12 Sep Library Ladder

Last week, Jill and I drove to New Jersey with our friend Scott to buy an old library ladder. The kind with wheels on the bottom and an attachment on the top so you can set it to a rail and roll it from book to book when you’re way up high. Finding an old library ladder is very difficult. Not many were made, apparently. It isn’t exactly an every day item. As a result, old or new, they’re expensive. Jill and I debated whether or not to buy one. I contemplated building a ladder, but the hardware for building one is nearly as expensive as the ladder itself. So why not go find an old ladder? Which we did.

The word “ladder” originates in the Greek word of “lean.”

“Ladder company” once referred to a company of firefighters, which was distinguished by its possession of a ladder. Not everybody owned a ladder, especially a tall one. Oh, yeah, there was a hook too. “Hook and Ladder Company” is the full designation for a company of firefighters. The hook (actually a pike pole) was for tearing into buildings and yanking burning things out. One day the fire alarm went off in our house and within ten minutes the firefighters were at our door—big, sweaty men wearing black slickers. They carried axes. They looked really eager to get inside and tear stuff up. But they couldn’t get inside because the iron gate over our front door kept they out. From my side of the gate I assured them that there was no fire and thanked them profusely for their prompt reply. They looked disappointed and not thoroughly convinced that I was telling the truth.

Baltimore charges its residents $25 a year to register an alarm system and $50 per false fire alarm.

We are happy with our old library ladder. It’s made of oak and has cool old-timey wheel covers. I had to cut the ladder down to make it fit. We ordered a brass rail for it and I modified the ladder’s rollers to make it work. Jill and I take turns climbing on the ladder and riding it.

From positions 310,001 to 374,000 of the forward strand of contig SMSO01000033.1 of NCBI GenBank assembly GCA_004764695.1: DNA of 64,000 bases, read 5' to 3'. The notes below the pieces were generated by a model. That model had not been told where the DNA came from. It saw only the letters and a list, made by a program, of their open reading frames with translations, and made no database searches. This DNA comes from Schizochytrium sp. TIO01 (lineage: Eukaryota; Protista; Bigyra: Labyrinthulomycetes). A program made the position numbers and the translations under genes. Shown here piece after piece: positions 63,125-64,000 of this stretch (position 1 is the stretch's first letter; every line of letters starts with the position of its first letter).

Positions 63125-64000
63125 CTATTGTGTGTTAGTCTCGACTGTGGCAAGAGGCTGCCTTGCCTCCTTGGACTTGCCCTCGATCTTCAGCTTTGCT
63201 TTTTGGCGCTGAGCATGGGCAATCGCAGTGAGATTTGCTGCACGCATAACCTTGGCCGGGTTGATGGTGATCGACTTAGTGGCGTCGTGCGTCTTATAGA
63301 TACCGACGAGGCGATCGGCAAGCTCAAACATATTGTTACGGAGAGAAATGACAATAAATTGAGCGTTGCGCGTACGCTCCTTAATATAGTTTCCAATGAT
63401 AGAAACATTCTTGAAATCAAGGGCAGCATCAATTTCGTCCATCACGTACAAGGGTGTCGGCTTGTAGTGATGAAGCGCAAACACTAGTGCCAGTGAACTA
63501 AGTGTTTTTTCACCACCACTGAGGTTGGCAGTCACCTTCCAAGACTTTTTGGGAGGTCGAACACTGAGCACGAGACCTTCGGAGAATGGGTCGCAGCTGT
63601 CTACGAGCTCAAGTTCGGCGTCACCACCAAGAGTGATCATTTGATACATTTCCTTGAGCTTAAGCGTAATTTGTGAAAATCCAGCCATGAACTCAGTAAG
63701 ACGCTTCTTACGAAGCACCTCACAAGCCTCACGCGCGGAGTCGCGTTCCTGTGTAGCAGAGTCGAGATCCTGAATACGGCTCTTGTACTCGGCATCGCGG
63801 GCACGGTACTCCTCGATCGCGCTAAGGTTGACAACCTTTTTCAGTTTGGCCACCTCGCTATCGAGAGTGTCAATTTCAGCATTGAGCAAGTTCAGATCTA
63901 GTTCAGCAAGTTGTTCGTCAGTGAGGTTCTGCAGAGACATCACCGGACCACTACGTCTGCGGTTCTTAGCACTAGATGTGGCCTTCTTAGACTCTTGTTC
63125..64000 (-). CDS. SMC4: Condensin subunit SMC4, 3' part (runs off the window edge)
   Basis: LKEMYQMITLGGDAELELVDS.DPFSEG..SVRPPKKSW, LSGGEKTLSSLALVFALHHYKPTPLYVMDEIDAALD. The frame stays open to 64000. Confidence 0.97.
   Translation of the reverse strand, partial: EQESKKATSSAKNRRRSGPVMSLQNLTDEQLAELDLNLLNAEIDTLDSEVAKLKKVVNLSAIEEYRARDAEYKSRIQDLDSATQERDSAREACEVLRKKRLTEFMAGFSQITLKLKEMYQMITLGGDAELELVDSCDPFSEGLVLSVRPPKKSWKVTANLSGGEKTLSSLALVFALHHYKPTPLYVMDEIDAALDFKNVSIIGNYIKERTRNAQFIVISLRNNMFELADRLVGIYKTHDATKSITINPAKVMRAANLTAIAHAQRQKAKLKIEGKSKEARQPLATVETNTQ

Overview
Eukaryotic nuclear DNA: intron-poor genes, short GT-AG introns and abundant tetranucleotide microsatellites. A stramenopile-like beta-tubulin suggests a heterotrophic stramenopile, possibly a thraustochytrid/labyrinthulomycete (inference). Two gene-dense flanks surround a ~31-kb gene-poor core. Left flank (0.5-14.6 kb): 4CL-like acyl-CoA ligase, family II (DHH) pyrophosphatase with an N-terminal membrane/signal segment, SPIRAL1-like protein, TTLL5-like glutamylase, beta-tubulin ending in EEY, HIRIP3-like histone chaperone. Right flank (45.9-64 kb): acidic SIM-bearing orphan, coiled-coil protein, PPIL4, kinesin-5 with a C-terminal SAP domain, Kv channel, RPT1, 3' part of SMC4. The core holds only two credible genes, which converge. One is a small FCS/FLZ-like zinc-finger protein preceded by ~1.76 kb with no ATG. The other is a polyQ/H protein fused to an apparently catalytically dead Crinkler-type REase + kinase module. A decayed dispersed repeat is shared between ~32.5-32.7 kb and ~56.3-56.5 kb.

When we first bought our old house ten years ago, we hired a budget roofing company to repair our roof, which is forty feet high. You don’t want to use a ladder for that kind of height; you need a lift. To appreciate the altitude of a forty-foot ladder, you’d have to imagine standing on a highway overpass and looking down. Now multiply that times two.

In addition to our huge flat roof, we also have a tower with a shingled roof. Shingling a pitched roof from the top of a forty foot ladder is like trying to make a club sandwich while walking a tight rope. At forty feet, the wind can be three times the intensity of street level. And a sudden move can make the ladder heave and buck, even with two strong men anchoring the bottom. The first morning of roof work, I stepped into the front yard to check out the job. Above me, I heard a “whoop!” then I saw a cardboard six-pack beer container whirly-gig from our roof. The roofers were have a Bud light breakfast to steel their nerves for their work the ladder.

For every four feet of ladder height, the bottom of the ladder should be one foot away from the wall or object it is leaning against. But you can’t do that for a forty-foot roof, so the ladder is really steep. We got so nervous about the roofers risking their lives on the ladder, we made them rent a “cherry-picker,” one of those trucks with a mechanical arm that lifts a bucket up high, which we paid for.

Ladder accidents send more than 200,000 people to the hospital every year. I’ve never fallen from a ladder, though I’ve spent a lot of time on them, especially when working on our three-story rear porch. My tallest ladder takes me about twenty feet. When I work at that height, I attach myself to a porch post with a mountain-climbing harness. If I fall, I might do myself some harm—I picture myself dangling upside-down, tethered in my harness and swinging in wide pendulous swings. But I wouldn’t die.

“Rolling ladder” is an investment strategy that recommends investing your money in equal amounts that come to maturity on a staggered basis. The idea is that every year some portion of your money has earned its keep and is back in your hands.

By design, rolling library ladders are elemental in construction and thoroughly practical, but because they are such specialized equipment and associated with the increasingly rarefied activity of fetching books, they may seem an extravagant indulgence. Still, most people I’ve talked to would take one if they had a place to put it.